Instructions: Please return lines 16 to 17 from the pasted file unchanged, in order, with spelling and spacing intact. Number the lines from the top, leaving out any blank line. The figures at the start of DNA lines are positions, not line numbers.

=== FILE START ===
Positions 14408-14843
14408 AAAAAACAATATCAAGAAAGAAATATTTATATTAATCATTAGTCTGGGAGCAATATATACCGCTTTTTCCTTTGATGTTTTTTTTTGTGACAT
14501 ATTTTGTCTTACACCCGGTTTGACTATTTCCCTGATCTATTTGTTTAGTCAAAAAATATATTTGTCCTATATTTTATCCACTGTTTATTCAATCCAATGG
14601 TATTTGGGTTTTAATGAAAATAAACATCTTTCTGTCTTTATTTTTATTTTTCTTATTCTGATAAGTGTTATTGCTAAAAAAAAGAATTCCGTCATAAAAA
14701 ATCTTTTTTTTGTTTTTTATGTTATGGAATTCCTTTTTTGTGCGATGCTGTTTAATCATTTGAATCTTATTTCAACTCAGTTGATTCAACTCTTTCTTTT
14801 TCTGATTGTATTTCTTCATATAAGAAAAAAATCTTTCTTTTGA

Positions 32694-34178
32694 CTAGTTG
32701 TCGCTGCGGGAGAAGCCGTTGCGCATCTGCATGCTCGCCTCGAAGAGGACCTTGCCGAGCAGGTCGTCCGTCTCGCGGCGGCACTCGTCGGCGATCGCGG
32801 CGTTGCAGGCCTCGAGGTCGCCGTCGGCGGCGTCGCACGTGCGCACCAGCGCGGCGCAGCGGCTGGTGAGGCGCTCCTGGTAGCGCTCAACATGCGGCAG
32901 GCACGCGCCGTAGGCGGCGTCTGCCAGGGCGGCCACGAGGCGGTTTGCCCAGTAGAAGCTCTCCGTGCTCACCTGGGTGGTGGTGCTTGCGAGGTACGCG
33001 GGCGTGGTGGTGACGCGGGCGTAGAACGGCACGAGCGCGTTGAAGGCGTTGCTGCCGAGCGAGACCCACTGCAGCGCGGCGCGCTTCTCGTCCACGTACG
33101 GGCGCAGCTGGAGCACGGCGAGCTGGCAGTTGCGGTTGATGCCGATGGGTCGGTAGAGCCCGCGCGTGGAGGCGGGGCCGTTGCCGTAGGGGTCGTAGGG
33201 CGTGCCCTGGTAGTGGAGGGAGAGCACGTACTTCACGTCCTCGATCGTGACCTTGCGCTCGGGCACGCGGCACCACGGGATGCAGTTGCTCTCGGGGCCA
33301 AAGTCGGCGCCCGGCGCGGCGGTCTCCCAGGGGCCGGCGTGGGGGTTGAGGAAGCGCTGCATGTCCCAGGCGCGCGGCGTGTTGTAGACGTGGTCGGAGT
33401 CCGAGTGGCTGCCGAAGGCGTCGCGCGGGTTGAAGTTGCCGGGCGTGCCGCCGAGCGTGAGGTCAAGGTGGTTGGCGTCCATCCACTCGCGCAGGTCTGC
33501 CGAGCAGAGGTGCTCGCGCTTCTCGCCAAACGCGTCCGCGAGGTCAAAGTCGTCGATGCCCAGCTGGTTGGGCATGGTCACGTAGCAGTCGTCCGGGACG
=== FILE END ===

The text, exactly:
33401 CCGAGTGGCTGCCGAAGGCGTCGCGCGGGTTGAAGTTGCCGGGCGTGCCGCCGAGCGTGAGGTCAAGGTGGTTGGCGTCCATCCACTCGCGCAGGTCTGC
33501 CGAGCAGAGGTGCTCGCGCTTCTCGCCAAACGCGTCCGCGAGGTCAAAGTCGTCGATGCCCAGCTGGTTGGGCATGGTCACGTAGCAGTCGTCCGGGACG